To effectively engage learners in a hybrid teaching environment, it is crucial to adapt pedagogical approaches and design learning activities that cater to the diverse cohort of learners. By blending asynchronous learning, which allows learners to access structured activities at their own pace, with synchronous interventions, we can focus on developing higher-level skills and provide individualised mentoring to support learners’ understanding, performance, and progress. This approach ensures that each learner benefits from a differentiated learning experience.

The Digital Teaching Professional Framework and collaboration

Acknowledging the challenges presented by hybrid teaching, we initiated Reflective Exploration projects in 2021–22 and received invaluable support from organisations such as North Hertfordshire College, Weymouth College, Loughborough College, and Step2Skills. These case studies aimed to explore and develop strategies for effective hybrid teaching. Building upon these insights, we are proud to introduce Element B5 – Hybrid Teaching Context within the Digital Teaching Professional Framework (DTPF) to provide educators with a comprehensive guide for delivering excellence in hybrid learning environments. Element B5 was developed in collaboration with Jisc and with particular thanks to Jisc Subject Specialists: Scott Hibberson, Catherine Evans and Laura Hutton; as well as colleagues from Wales: Olivia Sills, PGCE Lecture and Teaching & Learning Mentor, and Charlie Hammond, Digital Transformation Manager at Coleg Sir Gâr and Coleg Ceredigion,, as well as Emma Johnson, Principal Lecturer /Deputy Head of School: Business, Tourism and Management and AAT Coordinator at NPTC Group of Colleges.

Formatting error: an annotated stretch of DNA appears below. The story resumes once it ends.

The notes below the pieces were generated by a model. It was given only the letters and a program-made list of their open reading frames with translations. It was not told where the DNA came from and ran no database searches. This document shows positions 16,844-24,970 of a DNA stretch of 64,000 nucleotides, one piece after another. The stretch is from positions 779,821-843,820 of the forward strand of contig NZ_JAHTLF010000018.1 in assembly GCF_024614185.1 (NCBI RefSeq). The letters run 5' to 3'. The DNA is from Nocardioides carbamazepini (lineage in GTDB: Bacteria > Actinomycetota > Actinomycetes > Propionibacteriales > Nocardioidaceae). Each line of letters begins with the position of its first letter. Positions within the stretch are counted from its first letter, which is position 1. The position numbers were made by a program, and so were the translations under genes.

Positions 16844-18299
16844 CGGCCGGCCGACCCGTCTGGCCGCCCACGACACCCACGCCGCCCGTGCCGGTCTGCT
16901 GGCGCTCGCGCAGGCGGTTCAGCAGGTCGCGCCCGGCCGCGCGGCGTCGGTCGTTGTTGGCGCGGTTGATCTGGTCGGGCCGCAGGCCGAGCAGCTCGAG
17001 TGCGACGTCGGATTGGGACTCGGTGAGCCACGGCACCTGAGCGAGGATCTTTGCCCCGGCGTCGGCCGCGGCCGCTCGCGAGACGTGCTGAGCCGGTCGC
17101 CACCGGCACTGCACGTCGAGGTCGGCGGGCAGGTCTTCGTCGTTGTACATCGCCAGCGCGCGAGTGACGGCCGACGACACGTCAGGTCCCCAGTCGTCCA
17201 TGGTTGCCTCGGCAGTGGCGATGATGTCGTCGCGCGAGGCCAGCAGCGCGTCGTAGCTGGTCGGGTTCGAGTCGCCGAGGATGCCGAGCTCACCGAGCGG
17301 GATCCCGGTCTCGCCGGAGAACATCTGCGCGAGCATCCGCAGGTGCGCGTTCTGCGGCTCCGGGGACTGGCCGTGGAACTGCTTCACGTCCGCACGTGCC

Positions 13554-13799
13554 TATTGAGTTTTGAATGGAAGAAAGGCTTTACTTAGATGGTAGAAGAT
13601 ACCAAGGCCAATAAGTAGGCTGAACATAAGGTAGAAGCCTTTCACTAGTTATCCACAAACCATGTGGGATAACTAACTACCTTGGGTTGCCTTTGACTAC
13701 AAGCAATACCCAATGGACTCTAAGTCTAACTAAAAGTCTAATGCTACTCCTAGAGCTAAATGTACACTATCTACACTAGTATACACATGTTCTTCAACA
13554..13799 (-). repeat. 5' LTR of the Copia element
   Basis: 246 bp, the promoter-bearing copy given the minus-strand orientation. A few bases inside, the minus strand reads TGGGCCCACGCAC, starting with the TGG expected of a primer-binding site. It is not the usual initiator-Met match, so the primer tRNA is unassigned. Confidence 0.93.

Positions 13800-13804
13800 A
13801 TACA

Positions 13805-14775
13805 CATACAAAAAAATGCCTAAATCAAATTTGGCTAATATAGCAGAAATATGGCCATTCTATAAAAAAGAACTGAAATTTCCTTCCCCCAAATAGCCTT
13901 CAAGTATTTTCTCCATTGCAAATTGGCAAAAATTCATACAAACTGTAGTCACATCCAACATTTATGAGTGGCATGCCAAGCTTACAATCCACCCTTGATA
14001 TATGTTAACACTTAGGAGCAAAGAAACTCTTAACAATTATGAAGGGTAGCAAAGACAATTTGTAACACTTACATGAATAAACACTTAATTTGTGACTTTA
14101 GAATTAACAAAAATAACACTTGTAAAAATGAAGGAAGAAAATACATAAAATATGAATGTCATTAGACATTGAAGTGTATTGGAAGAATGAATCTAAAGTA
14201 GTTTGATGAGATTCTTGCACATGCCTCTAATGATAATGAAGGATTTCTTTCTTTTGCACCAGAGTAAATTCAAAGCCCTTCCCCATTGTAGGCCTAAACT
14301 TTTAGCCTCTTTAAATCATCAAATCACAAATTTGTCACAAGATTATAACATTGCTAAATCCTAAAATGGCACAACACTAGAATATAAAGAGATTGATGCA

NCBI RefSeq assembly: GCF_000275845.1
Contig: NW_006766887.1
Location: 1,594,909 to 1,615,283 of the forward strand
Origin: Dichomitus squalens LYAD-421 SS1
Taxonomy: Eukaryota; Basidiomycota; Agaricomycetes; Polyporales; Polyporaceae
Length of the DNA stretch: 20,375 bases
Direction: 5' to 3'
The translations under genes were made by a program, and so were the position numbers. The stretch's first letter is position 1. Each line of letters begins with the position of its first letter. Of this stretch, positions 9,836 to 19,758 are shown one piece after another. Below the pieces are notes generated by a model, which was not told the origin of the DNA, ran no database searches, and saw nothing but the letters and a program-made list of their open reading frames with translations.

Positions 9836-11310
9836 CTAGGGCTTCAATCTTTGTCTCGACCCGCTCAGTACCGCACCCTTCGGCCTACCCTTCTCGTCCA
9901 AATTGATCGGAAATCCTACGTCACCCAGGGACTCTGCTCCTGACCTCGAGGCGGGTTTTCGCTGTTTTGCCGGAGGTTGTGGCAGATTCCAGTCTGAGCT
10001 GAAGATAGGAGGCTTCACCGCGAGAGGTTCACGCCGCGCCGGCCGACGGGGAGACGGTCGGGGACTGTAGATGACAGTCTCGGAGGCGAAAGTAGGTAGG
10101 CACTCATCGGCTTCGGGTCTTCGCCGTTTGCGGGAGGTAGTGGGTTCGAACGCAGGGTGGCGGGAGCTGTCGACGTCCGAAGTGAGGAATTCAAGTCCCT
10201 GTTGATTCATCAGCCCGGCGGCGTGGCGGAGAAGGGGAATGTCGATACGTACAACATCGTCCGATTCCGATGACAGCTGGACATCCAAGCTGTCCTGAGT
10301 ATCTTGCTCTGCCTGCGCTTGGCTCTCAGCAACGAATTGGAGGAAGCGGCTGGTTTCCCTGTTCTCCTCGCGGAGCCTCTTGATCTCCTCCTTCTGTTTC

Case Studies: Driving Innovation in Hybrid Teaching

The North Hertfordshire College case study highlighted the importance of creating an inclusive learning environment by leveraging digital tools and ensuring equal opportunities for all learners. Their approach embraced technology to bridge the gap between physical and virtual attendees, enabling seamless collaboration and interaction. Read the case study on the ETF website.